Our bedrooms should be the most comfortable and relaxing room in the house and no matter how small or unobstrusive the CPAP equipment is, it is still highly intrusive and effects people on many levels.

  1. CPAP equipment interferes with intimacy.
  1. People complain that wearing a mask (despite the many designs that are available) makes them feel claustrophic.

2. The different types of masks can cause irritation or pain.

3. The masks can leak which can leave some people struggling to breath and other people with a jet of air irritating them.

4. The straps or headgear that hold the mask in position can cause irritation or pain or they can leave marks on people’s faces.

5. The hose or tube that connects the mask to the ventilator in many cases restricts people’s ability to sleep in their favourite position (on their side or on their stomachs.)

6. The hose can also restrict people’s ability to move in the night.

7. The ventilator, no matter how quiet, will make some sort of noise, which disturbs lots of users.

8. Some people are embarrassed about their need to use the equipment.

9. A user’s “bed partner” might be disturbed by the equipment or just not want their loved one wearing it.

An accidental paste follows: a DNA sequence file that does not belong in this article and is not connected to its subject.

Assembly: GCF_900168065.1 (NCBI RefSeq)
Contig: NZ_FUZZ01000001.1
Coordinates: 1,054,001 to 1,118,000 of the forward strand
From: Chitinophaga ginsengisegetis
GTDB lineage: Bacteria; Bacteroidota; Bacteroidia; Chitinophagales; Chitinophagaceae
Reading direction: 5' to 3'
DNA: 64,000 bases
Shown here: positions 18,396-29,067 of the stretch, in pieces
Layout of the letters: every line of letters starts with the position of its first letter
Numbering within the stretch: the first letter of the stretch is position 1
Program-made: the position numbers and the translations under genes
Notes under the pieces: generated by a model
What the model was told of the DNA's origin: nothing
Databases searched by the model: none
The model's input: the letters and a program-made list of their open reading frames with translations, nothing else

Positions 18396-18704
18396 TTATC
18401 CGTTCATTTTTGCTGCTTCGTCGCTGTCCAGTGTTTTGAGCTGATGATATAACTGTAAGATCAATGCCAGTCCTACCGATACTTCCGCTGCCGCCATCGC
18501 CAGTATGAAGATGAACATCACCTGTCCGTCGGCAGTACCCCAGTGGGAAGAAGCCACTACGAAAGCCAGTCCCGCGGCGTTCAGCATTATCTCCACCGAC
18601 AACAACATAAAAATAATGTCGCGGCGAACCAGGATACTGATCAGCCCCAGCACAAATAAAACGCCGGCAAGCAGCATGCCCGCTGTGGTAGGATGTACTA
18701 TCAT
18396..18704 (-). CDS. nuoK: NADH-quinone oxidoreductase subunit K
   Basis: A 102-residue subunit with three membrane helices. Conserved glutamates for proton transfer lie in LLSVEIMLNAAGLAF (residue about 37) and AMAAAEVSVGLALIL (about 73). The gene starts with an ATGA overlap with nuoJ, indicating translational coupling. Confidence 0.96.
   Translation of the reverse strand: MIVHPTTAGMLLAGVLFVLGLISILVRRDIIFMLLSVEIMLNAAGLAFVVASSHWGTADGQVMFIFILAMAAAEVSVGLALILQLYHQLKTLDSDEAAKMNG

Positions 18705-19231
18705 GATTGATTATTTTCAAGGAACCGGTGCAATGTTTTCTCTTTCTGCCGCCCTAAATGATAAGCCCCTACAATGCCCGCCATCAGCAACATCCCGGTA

10. CPAP equipment interferes massively with “intimacy”- touching, kissing, cuddling and sex.

There we go, 10 huge obstacles to using CPAP!

All of the different reasons described above mean that successfully using CPAP equipment takes a lot of hard work and dedication.

Trying to change a habit or behaviour is hard for anyone because it takes dedication and consistency and the ability to overcome challenges.

I think that trying to do this with a behaviour when you are in bed at night, is far more difficult because we have less dedication and resolve when we are in bed.

All we want to do is sleep!

I have looked at the reviews that people who have bought a wide range of CPAP masks have written and the biggest criticisms of these masks are; that people find them uncomfortable, that they leak air, they cause irritation and/ or pain or that the masks do not stay in place overnight.

Benefits of CPAP

The benefits of using CPAP can be found in reducing or eradicating the many complications and symptoms of having sleep apnea.